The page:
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Wretched Sisters

Examining Gender and Capital Punishmend

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Mary Welek Atwell

Since the reinstatement of the death penalty in 1976, fourteen women have been put to death in the United States. The criminal justice system defines crimes committed by women in a particularly gendered context. Wretched Sisters is unique in its analysis of the legal and cultural circumstances that determine why a small number of women are sentenced to death and provides a detailed account of how these fourteen women came to be subjected to the ultimate punishment.
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Chapter 6. The Oklahoma Three

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THE OKLAHOMA THREE

Wanda Jean Allen, Marilyn Plantz, Lois Nadean Smith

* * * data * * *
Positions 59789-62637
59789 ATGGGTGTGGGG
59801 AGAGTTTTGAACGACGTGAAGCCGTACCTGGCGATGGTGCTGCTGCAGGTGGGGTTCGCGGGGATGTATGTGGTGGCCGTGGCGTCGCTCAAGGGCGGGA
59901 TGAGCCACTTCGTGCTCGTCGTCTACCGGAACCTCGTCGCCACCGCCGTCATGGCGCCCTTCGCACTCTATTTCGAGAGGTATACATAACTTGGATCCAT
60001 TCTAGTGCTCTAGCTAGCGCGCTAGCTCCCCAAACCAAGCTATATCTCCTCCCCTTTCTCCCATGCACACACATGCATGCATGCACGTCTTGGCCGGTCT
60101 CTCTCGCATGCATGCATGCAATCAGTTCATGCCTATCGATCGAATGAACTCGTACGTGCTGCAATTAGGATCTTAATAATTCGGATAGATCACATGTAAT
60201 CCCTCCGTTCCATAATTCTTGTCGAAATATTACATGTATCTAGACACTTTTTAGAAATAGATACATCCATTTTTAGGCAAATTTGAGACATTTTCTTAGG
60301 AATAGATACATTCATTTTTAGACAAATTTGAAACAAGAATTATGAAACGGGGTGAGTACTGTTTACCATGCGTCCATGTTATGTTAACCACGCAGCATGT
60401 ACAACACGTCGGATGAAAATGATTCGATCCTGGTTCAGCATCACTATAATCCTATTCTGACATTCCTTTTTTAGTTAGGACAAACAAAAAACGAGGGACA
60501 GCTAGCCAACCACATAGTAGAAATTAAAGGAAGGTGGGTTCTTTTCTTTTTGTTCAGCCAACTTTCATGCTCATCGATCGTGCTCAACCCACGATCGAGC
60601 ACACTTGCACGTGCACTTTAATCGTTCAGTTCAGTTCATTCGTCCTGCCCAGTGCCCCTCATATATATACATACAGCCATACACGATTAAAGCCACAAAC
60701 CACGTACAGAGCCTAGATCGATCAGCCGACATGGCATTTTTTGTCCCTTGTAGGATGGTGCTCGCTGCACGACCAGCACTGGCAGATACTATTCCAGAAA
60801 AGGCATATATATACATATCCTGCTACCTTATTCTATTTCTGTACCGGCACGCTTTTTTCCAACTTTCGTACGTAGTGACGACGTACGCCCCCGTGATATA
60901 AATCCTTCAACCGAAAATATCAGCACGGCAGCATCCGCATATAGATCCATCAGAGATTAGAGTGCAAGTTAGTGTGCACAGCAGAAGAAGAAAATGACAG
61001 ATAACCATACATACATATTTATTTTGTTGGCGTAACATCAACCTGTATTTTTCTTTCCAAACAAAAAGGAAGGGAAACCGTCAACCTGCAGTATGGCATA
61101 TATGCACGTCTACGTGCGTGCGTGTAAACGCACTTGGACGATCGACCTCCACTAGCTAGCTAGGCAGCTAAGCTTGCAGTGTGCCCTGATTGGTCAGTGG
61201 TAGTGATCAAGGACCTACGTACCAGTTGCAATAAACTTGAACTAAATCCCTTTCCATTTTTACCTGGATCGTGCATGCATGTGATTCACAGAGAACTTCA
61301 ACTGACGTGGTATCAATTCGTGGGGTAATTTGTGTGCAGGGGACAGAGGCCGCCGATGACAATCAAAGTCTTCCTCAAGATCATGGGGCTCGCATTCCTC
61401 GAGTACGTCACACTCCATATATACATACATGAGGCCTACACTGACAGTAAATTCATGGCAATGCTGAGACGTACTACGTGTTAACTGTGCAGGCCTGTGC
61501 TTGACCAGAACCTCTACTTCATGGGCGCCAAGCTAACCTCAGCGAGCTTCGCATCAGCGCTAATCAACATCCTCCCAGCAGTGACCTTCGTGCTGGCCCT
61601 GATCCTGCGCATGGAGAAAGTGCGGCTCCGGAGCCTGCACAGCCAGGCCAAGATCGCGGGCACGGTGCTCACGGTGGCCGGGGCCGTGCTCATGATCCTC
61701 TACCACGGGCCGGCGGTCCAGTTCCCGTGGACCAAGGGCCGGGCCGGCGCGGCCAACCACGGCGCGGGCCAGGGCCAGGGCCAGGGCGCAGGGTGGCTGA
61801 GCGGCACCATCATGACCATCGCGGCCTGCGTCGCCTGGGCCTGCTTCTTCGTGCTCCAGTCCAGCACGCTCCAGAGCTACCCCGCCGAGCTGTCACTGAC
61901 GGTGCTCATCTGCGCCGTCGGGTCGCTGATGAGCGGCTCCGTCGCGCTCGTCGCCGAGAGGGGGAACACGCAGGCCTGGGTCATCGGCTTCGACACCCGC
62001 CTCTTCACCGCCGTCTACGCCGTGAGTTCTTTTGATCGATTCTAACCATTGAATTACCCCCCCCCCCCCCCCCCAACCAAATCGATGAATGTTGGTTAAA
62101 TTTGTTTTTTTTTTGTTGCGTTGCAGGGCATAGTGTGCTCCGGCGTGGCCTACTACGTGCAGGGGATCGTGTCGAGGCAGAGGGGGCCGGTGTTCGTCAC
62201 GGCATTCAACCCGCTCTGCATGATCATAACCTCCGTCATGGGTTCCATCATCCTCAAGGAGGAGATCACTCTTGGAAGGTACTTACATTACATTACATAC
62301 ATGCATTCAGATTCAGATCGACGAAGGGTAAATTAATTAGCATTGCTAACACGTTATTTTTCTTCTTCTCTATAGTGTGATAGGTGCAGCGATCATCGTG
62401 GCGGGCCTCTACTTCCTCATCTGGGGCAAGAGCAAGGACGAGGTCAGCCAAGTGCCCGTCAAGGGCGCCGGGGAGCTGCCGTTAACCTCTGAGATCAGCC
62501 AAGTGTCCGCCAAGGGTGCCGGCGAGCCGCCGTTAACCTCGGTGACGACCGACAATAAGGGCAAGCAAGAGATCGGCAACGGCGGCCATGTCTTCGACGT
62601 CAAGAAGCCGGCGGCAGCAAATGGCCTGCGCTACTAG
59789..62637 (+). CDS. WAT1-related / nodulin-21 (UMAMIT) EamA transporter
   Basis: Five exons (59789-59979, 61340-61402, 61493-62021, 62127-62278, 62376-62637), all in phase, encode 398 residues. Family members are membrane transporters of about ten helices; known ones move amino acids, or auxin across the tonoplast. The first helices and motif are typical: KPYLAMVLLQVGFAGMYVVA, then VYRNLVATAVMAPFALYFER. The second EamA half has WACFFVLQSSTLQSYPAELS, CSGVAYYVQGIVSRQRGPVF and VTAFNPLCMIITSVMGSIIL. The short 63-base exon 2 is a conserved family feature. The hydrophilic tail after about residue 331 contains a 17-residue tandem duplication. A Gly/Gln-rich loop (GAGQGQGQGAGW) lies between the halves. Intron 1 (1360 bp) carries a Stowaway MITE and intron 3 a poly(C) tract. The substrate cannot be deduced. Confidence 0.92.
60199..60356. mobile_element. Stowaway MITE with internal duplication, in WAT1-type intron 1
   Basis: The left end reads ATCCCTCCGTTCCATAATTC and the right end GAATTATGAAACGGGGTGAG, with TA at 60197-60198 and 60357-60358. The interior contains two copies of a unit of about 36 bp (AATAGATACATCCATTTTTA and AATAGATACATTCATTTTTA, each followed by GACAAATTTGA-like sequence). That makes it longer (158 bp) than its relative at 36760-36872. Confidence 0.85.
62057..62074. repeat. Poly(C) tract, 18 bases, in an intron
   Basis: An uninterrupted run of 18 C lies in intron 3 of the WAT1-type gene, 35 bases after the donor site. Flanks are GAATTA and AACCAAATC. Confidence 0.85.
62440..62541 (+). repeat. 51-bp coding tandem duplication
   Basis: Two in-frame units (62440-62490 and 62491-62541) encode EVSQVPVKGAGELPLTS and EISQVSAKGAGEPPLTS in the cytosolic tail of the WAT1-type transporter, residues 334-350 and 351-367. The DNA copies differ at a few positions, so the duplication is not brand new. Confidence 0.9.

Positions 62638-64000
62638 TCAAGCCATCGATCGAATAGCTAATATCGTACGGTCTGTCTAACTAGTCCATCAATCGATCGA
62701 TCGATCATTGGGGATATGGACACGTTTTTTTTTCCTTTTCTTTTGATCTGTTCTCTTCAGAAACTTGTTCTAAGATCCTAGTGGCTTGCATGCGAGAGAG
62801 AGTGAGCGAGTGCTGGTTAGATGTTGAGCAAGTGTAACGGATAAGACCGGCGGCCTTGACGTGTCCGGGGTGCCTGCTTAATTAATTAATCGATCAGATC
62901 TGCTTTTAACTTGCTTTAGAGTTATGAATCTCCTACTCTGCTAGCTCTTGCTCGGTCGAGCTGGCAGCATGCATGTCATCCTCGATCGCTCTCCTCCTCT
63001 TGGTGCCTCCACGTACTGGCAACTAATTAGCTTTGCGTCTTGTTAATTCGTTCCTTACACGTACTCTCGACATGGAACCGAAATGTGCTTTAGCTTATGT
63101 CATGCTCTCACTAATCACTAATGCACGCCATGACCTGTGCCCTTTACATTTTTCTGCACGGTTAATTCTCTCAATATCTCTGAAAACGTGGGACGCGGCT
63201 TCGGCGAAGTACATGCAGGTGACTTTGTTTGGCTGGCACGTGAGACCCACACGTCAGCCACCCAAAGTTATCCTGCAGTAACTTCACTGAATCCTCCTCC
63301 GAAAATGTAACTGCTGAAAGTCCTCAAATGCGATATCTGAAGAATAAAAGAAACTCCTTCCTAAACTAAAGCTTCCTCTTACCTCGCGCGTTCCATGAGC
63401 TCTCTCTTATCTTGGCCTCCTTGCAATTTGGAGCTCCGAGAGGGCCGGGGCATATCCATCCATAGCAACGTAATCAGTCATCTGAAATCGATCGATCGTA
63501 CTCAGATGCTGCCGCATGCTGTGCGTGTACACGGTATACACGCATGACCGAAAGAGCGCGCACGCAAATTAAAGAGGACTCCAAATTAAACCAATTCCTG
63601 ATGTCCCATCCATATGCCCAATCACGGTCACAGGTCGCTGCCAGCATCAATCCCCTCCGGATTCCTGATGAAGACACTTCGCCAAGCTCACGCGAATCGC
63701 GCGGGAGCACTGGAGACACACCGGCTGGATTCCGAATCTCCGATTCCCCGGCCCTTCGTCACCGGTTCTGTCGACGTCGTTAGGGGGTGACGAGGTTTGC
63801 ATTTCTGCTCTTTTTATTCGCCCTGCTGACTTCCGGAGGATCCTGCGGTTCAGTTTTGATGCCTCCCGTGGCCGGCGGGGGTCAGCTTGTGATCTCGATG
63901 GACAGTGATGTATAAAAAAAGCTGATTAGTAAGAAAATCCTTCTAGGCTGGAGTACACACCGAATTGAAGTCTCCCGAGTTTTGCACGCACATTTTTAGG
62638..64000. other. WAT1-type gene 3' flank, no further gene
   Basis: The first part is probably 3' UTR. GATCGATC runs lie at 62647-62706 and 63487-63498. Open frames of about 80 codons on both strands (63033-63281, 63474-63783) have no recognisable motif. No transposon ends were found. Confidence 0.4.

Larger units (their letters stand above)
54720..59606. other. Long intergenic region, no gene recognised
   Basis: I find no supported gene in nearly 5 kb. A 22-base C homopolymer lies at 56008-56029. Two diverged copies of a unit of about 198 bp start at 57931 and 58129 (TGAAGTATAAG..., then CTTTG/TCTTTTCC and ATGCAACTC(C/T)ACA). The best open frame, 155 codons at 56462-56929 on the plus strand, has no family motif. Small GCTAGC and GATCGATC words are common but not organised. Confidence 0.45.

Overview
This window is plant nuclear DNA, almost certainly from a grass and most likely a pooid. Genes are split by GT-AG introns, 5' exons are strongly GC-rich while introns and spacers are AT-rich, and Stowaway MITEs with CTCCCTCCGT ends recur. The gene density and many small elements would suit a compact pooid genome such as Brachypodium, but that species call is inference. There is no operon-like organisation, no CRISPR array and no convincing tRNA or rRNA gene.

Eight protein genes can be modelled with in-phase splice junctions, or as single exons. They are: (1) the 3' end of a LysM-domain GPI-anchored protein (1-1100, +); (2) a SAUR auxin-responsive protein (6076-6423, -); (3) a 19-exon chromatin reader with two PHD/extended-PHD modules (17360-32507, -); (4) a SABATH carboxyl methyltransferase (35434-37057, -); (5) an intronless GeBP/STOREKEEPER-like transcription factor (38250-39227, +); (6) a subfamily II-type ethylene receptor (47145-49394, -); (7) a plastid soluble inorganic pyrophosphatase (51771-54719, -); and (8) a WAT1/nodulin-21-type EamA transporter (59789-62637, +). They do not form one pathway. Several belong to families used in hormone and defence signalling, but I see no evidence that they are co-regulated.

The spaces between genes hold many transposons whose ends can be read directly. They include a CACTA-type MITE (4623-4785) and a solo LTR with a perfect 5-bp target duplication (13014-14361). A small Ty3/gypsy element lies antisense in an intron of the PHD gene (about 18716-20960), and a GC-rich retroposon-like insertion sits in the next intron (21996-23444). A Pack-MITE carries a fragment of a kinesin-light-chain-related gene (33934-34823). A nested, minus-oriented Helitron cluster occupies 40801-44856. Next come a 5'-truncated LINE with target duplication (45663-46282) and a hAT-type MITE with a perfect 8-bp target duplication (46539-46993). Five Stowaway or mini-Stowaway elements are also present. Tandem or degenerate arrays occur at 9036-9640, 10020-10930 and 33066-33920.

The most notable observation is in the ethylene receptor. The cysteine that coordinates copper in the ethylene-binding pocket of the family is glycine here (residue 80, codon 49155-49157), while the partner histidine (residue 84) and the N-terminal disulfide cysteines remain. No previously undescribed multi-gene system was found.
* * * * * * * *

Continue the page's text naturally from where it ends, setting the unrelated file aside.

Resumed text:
In 2001, the state of Oklahoma executed three women. It was the greatest number of female executions in America in one year since the Civil War. Researching these stories is a challenge. Unlike other states where trial records of capital cases are available at the State Supreme Court, the State Court of Criminal Appeals, or the State Archives, in Oklahoma transcripts are sent back to the district courts where the case was tried. District court clerks seem overwhelmed with daily responsibilities and less focused on maintaining the historical documents. In each of these cases, the “record” consisted of one or two boxes of the type that holds paper for copiers. The boxes contained whatever someone happened to put into them—subpoenas for prospective jurors, appeals filings, and in one case, ten copies of the death warrant. What was missing was the complete transcript of the trial—voir dire, witness testimony, closing statements, rulings by the judge. Thus Wanda Jean Allen, Marilyn Plantz, Nadean Smith, and presumably all the other people put to death in Oklahoma are at a special disadvantage when their stories are reexamined. The historian must try to explain what happened to them without having a full range of resources. This chapter represents my best effort to understand why they were among the fourteen wretched sisters.

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